Cancelling wedding plans can be a huge financial nightmare, especially if you’re already locked into big-ticket, non-refundable purchases. But if one of your non-refundable buys — the venue, for example — is able to fill the spot your cancellation leaves vacant, could you make an argument that you deserve some of your cash back?
That’s the question a former bride-to-be in California is asking after she cancelled her wedding only a week after signing the contract — and paying $5,750 — for her wedding venue.
The woman feels that she should get at least a partial refund, given that she cancelled her wedding a full ten months before she was supposed to walk down the aisle and the venue had already booked another wedding in the space she’d reserved.
But the venue’s owner refused, citing a strict non-refundable policy.
Under California law, one attorney explains to CBS News, if a vendor re-books the space and recoups its money, the woman should get her money back.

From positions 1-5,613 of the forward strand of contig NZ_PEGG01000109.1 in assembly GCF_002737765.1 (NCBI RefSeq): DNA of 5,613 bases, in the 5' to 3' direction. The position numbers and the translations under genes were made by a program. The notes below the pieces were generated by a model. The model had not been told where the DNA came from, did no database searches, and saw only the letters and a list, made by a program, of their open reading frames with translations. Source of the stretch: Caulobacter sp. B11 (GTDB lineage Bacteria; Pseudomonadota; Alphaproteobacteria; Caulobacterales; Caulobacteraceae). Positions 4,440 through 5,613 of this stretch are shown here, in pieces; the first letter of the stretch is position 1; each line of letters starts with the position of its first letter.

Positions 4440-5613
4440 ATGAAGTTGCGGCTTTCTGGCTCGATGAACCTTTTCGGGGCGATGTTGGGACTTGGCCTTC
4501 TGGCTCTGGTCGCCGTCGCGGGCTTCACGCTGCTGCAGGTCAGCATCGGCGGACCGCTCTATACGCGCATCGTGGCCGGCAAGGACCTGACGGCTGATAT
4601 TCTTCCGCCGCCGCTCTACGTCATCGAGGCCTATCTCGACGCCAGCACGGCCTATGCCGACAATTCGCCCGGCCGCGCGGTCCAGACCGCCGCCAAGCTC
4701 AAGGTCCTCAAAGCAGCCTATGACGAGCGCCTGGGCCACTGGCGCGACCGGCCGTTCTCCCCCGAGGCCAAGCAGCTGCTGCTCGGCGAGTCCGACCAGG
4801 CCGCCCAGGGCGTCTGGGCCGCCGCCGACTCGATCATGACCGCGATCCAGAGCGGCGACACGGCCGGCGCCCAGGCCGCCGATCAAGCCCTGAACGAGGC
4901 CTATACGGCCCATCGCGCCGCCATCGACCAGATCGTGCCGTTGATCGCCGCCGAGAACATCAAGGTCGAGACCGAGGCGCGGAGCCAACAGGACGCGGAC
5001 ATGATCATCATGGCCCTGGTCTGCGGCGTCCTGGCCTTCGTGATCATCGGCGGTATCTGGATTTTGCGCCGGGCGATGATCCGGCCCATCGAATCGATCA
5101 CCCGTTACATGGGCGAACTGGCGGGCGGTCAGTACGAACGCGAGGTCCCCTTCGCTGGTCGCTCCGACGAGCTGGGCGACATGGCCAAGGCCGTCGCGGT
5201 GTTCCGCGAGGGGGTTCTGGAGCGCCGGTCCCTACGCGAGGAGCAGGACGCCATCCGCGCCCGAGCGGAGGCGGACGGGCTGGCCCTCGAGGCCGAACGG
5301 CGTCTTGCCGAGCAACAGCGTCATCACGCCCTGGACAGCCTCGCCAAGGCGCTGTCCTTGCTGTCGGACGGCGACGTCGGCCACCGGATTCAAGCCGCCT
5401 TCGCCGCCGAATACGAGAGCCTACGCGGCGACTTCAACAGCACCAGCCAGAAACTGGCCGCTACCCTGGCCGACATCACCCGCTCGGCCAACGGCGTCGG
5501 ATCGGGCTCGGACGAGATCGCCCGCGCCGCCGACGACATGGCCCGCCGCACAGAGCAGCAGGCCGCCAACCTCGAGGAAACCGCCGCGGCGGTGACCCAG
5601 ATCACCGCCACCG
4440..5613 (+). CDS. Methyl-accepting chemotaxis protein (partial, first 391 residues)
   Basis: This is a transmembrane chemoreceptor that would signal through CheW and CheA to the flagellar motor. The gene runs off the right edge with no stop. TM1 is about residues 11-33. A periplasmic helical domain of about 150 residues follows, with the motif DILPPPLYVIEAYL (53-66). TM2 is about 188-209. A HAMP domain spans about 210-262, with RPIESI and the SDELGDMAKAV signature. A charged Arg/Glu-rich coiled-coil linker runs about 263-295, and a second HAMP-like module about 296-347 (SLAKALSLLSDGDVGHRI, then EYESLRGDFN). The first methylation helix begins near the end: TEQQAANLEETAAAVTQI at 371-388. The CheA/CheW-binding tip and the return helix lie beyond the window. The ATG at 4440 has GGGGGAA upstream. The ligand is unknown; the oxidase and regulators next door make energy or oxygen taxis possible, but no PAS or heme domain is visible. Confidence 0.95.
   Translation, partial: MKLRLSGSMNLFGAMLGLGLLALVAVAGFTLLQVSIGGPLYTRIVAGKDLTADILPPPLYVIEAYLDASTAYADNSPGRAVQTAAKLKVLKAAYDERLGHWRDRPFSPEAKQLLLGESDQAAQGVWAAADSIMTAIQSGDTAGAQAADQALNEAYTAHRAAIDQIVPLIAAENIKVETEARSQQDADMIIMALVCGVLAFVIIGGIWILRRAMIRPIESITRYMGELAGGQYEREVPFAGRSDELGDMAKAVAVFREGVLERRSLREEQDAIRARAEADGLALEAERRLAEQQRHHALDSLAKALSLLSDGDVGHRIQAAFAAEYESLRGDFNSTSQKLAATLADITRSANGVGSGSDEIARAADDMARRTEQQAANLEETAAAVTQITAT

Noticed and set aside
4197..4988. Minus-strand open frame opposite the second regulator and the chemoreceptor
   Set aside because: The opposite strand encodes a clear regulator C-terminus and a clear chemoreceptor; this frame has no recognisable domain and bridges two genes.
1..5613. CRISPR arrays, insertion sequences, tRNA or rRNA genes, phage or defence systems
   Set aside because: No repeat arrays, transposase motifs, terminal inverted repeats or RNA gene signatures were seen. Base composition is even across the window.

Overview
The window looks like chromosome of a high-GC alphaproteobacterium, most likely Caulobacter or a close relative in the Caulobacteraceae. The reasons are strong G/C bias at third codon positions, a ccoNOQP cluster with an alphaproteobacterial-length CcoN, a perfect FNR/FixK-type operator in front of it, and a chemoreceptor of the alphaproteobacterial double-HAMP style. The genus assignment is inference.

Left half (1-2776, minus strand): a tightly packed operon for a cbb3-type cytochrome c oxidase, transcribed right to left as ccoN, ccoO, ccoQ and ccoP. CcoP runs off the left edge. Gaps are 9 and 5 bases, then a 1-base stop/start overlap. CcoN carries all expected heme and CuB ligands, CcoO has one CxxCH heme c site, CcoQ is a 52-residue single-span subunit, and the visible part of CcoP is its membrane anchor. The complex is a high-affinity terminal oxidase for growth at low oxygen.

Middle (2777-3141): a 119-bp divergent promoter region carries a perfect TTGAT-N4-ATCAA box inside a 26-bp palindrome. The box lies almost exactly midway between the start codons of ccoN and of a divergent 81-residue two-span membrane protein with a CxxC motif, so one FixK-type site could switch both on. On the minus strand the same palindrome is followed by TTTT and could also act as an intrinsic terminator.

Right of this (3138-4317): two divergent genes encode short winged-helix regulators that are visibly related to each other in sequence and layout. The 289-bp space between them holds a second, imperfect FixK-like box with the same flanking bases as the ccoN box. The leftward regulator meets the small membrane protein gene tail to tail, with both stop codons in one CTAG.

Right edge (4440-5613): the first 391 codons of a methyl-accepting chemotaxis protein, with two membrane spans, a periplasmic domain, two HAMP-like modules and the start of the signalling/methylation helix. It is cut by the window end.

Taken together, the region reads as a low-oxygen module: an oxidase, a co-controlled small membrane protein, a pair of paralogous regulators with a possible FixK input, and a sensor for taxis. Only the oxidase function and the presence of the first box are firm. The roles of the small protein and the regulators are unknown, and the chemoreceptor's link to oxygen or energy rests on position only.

“The law would say that he was unjustly enriched to be paid twice for the same thing,” says the lawyer.
However, the owner says that while he did book another wedding in the space, it was only at half the price of the cancelled event.
The woman says she has asked if some of her $5,750 could be put toward a smaller event, like a birthday party, at the venue, but the owner says no.
She’s now mulling over small claims court, but the legal expert advises that they could have a hard time of it if the venue’s owner can prove he has not recouped the full cost.
While a wedding planner suggests to CBS that people look into wedding insurance, we think there are more creative ways to get one’s deposit back.
For example, back in 2010 we told you about a woman in Brooklyn who, rather than lose the $3,500 non-refundable payment she had paid to the reception hall, turned the event into a fundraiser for a local soup kitchen.